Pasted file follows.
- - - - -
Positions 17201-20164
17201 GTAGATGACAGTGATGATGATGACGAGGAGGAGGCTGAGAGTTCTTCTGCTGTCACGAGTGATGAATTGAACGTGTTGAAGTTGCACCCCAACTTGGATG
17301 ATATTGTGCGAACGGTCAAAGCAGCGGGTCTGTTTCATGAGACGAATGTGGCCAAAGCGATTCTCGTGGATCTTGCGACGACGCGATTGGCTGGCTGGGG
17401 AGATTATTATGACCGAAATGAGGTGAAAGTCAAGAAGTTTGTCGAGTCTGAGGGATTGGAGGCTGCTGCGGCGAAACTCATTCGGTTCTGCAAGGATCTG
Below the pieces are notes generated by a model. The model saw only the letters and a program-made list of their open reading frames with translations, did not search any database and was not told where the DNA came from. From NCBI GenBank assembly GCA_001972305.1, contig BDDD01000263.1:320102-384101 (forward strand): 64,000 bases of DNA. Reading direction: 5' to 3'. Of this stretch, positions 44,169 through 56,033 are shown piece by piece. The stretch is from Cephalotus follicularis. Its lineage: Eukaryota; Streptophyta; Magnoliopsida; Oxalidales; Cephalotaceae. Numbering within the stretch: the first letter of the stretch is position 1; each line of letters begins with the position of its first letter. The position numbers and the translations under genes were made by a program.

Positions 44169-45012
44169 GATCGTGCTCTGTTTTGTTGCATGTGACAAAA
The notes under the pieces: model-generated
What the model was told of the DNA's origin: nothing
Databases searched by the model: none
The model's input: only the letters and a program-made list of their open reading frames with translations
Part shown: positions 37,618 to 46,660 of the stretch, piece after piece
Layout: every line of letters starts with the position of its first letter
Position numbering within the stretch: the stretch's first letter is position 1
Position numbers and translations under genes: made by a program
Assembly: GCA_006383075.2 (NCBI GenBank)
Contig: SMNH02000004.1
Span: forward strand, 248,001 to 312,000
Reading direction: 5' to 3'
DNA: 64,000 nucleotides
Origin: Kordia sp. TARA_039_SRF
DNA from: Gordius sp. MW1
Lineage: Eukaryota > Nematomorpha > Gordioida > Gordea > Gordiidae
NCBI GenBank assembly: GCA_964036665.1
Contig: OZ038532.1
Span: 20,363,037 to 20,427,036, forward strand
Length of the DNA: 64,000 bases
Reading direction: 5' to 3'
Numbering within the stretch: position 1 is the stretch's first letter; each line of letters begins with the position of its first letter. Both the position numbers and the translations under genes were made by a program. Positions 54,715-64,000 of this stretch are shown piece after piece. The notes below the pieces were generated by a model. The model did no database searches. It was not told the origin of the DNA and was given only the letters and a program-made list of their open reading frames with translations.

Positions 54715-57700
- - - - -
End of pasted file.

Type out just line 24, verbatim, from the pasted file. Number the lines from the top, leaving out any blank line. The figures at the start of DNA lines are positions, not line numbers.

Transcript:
NCBI GenBank assembly: GCA_964036665.1